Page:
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House Judiciary expands social media inquiry to Meta’s Threads

TechnologyHouse Judiciary expands social media inquiry to Meta's Threads

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Chairman Jim Jordan, R-Ohio, center, and ranking member Rep. Jerrold Nadler, D-N.Y., conduct the House Judiciary Committee hearing on the “Report of Special Counsel John Durham,” in Rayburn Building on Wednesday, June 21, 2023.

Tom Williams | CQ-Roll Call, Inc. | Getty Images

House Judiciary Chair Jim Jordan, R-Ohio, has asked Meta CEO Mark Zuckerberg to hand over documents about content moderation on Threads in response to an earlier subpoena related to the panel’s ongoing investigation of tech platforms’ policies and contact with the Biden administration.

The letter, obtained exclusively by CNBC, is an early indication of the added spotlight Meta’s newest product could bring to the company in Washington. Threads competes directly with Twitter, which owner Elon Musk wants to shape with his self-declared free speech absolutism in mind, despite at times suspending users including journalists.

While Meta executives have made clear they don’t want news and politics to dominate the conversation on Threads, it’s a large part of what users have historically come to Twitter to discuss. The more that becomes the case on Threads, the more it could land in political crosshairs.

“Indeed, Threads raises serious, specific concerns because it has been marketed as rival of Elon
Musk’s Twitter, which has faced political persecution from the Biden Administration following
Musk’s commitment to free speech,” Jordan wrote. He pointed to a Wall Street Journal article that found the Federal Trade Commission had asked Twitter to hand over internal communications about Musk and identify journalists who were allowed to access the company’s records, as part of a probe into whether Twitter could still adequately protect consumer information.

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“In contrast, there are reports that Threads will enforce ‘Instagram’s community guidelines,’ which resulted in lawful speech being moderated following pressure by the government,” Jordan wrote. He pointed to a recent lawsuit against the Biden administration filed by the attorneys general of Missouri and Louisiana that alleged the federal government had suppressed speech through its efforts to get social media platforms to address what it viewed as harmful posts related to the Covid-19 pandemic or elections, for example.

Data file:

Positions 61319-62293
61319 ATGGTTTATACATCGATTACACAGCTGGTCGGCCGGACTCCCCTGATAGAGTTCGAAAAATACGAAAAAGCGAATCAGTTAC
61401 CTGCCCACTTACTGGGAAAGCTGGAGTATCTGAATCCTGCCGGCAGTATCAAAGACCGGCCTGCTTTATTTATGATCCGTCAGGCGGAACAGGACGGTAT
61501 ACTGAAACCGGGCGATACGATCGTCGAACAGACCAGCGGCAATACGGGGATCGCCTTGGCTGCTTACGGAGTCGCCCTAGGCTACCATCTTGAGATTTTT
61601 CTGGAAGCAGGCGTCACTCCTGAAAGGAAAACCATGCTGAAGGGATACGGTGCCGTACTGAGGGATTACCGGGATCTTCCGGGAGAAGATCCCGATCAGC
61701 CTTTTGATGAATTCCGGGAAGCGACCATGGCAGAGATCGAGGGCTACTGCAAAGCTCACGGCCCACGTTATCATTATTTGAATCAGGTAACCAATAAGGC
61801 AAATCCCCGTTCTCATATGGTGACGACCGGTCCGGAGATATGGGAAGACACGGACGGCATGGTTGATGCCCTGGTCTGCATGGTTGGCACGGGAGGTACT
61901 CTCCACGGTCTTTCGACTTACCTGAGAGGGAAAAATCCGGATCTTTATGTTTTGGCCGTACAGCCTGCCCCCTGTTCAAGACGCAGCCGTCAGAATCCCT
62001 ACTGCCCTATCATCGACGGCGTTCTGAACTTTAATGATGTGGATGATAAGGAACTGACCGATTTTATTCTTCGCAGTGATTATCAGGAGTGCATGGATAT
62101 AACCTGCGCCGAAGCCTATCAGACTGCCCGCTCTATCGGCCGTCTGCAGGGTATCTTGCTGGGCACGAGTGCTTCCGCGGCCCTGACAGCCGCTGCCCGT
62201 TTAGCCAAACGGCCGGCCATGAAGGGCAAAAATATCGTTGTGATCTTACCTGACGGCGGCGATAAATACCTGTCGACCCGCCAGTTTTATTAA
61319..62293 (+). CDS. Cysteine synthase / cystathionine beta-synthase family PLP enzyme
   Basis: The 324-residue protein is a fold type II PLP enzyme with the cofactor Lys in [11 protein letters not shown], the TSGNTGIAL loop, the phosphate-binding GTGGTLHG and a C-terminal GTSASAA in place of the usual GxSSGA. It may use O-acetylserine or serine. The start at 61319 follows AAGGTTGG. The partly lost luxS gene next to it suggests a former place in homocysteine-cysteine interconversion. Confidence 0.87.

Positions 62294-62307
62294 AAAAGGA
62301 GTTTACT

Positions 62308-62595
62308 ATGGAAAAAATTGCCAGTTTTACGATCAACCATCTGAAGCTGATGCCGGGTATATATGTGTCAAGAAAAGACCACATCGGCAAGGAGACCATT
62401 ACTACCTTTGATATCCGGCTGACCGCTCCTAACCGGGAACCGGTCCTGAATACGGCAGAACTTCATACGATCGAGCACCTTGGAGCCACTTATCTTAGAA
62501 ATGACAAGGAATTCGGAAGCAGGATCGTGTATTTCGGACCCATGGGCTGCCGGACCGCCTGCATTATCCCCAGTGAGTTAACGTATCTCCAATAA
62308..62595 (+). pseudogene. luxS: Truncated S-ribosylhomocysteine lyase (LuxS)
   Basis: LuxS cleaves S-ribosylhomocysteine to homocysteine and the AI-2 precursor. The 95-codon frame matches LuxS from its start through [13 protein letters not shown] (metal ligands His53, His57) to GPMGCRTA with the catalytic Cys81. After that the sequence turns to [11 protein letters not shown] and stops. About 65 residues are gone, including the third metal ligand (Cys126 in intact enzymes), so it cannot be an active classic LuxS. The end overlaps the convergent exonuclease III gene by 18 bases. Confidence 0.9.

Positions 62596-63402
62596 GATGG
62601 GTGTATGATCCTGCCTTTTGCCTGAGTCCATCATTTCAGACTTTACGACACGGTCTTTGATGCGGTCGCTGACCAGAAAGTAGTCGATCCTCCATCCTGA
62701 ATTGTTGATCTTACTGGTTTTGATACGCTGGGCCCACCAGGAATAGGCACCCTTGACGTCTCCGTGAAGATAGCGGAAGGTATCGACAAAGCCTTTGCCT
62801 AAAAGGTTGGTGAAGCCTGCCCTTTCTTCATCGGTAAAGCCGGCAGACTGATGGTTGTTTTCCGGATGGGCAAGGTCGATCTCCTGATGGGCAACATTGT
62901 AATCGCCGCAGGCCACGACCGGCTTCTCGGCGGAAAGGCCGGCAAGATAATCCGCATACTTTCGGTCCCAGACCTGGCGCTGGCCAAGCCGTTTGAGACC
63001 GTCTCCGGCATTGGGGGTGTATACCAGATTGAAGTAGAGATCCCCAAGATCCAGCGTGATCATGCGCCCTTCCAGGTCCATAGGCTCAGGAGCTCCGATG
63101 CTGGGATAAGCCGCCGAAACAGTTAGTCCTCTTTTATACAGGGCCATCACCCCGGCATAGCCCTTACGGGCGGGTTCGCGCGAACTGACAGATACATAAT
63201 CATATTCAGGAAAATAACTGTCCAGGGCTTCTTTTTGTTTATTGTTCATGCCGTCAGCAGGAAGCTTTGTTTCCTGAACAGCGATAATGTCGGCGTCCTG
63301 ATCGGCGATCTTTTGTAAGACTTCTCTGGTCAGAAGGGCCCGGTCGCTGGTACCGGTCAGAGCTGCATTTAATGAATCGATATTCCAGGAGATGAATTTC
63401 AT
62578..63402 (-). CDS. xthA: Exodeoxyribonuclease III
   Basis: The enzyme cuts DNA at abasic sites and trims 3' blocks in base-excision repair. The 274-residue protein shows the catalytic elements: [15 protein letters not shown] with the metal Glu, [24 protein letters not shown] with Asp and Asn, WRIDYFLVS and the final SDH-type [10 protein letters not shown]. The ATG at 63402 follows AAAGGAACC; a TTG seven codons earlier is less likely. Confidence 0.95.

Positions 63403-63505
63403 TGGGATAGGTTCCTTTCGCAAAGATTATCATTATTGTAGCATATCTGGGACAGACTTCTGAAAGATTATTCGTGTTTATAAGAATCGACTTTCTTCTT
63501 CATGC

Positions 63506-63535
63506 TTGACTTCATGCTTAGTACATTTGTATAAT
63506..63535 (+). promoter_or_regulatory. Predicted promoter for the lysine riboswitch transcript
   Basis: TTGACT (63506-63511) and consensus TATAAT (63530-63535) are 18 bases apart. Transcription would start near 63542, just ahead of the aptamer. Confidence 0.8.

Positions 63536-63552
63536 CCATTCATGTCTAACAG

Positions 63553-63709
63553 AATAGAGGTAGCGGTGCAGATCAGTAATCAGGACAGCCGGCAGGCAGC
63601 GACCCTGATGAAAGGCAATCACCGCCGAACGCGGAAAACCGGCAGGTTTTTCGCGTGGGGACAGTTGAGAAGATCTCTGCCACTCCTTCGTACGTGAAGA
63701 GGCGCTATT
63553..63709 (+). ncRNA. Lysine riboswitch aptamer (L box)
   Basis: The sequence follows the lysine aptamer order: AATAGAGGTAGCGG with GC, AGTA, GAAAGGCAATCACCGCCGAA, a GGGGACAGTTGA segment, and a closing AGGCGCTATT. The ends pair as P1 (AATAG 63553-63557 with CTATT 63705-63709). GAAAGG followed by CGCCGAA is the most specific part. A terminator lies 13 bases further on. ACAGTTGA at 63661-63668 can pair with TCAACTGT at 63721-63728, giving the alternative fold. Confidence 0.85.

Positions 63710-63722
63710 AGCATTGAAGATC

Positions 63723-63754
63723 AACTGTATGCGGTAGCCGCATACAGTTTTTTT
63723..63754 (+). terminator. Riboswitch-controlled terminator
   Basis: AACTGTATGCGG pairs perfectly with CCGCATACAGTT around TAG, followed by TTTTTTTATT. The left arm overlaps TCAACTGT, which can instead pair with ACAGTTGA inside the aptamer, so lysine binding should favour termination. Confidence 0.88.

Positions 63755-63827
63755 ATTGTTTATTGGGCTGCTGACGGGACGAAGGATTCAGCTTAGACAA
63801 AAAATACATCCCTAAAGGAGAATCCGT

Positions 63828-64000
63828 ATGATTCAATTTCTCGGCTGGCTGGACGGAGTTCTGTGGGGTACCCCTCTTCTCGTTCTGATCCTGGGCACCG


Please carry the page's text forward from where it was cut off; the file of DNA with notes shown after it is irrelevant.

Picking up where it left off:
On July 4, a federal judge in Louisiana granted in part a preliminary injunction in that suit that barred several Biden administration officials from meeting with social media companies to encourage them to remove or delete posts. It also prevented those officials from even flagging certain kinds of social media posts to the companies to encourage their removal or suppression.

In the wake of the ruling, the State Department canceled a regular meeting with Facebook about the 2024 election and hacking threats, a person at the company told The Washington Post. On Friday, an appeals court agreed to put a temporary pause on the preliminary injunction, meaning government flagging of social media posts could resume until the court further considers the case.

Jordan wrote that the committee’s Feb. 15 subpoena, which was sent to Amazon, Apple, Google, Meta and Microsoft, “is continuing in nature,” meaning it also applies to Threads despite its more recent launch. He said the new letter serves as a formal notice to preserve relevant existing and future documents about Threads and asked Meta to provide documents related to Threads’ content moderation and discussions with the Biden administration by the end of the month.

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Meta did not immediately respond to a request for comment.

Read the letter House Judiciary Chair Jim Jordan sent Meta CEO Mark Zuckerberg here:

Meta hits fresh 52-week high as 100M sign up for its Threads platform. Here's how to play the stock

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